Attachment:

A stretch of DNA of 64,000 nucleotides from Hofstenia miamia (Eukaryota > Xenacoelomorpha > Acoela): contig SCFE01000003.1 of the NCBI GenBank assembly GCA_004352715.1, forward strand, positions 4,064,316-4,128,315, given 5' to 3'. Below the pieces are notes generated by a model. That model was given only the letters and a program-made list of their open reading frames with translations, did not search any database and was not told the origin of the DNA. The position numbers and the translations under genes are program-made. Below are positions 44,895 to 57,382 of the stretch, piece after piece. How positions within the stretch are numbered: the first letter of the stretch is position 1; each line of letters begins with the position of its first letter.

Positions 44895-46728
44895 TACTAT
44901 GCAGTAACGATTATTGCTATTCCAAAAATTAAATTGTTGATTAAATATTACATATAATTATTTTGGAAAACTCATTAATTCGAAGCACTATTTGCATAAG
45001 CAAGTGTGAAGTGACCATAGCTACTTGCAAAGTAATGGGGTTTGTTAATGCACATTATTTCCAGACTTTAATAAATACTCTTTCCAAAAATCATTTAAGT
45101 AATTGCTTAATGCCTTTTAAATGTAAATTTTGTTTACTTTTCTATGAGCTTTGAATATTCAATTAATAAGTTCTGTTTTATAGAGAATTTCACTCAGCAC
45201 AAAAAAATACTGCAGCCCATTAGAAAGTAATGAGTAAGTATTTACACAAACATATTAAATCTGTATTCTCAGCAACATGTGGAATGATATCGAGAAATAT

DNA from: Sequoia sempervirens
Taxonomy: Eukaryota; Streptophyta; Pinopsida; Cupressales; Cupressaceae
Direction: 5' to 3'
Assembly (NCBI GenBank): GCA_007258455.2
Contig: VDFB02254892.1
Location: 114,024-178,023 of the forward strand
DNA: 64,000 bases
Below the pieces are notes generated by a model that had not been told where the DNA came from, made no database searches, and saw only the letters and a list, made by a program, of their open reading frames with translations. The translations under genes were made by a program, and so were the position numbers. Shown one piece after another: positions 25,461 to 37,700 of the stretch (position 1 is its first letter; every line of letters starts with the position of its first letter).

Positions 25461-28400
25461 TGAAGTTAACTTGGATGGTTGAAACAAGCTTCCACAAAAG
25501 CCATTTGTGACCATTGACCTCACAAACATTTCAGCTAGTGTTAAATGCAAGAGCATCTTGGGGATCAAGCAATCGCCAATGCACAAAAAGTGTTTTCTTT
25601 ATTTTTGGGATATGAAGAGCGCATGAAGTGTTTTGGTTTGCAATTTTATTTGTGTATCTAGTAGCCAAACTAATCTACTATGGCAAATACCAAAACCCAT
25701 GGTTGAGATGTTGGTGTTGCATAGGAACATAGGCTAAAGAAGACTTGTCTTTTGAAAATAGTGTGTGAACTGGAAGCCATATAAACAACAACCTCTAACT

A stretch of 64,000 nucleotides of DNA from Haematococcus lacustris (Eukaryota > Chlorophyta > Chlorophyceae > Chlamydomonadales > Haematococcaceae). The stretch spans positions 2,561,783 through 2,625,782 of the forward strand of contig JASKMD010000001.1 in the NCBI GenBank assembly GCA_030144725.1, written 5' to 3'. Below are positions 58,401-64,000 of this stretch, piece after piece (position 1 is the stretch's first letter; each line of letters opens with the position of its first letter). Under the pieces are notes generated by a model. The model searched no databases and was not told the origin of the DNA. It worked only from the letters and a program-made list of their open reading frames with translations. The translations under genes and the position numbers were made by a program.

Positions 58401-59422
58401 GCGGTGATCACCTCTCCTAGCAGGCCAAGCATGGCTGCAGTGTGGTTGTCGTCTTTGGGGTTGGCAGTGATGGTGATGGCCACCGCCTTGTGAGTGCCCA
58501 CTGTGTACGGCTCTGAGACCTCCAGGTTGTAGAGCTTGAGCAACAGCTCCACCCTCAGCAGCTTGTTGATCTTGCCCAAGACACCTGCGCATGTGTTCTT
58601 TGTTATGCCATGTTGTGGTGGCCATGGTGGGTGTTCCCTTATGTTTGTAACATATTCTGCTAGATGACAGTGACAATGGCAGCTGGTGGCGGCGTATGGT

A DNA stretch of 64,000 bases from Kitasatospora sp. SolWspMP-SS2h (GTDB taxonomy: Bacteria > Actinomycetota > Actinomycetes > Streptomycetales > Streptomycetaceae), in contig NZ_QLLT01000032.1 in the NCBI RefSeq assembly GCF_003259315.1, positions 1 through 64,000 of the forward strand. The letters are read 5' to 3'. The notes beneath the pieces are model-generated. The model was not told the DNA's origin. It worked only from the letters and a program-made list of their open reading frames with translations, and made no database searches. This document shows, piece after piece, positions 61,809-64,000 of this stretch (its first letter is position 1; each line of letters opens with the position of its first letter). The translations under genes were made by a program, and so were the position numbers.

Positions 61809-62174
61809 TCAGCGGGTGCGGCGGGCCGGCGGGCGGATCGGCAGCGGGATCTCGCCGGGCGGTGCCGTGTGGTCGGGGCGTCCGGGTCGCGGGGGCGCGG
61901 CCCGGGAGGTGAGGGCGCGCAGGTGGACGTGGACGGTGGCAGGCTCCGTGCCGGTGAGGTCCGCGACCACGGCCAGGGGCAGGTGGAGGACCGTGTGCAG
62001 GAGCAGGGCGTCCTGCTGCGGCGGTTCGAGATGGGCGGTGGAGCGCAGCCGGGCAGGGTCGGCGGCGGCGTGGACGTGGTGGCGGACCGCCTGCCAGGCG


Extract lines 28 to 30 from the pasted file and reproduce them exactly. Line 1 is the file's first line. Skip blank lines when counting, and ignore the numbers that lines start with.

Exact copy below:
61809 TCAGCGGGTGCGGCGGGCCGGCGGGCGGATCGGCAGCGGGATCTCGCCGGGCGGTGCCGTGTGGTCGGGGCGTCCGGGTCGCGGGGGCGCGG
61901 CCCGGGAGGTGAGGGCGCGCAGGTGGACGTGGACGGTGGCAGGCTCCGTGCCGGTGAGGTCCGCGACCACGGCCAGGGGCAGGTGGAGGACCGTGTGCAG
62001 GAGCAGGGCGTCCTGCTGCGGCGGTTCGAGATGGGCGGTGGAGCGCAGCCGGGCAGGGTCGGCGGCGGCGTGGACGTGGTGGCGGACCGCCTGCCAGGCG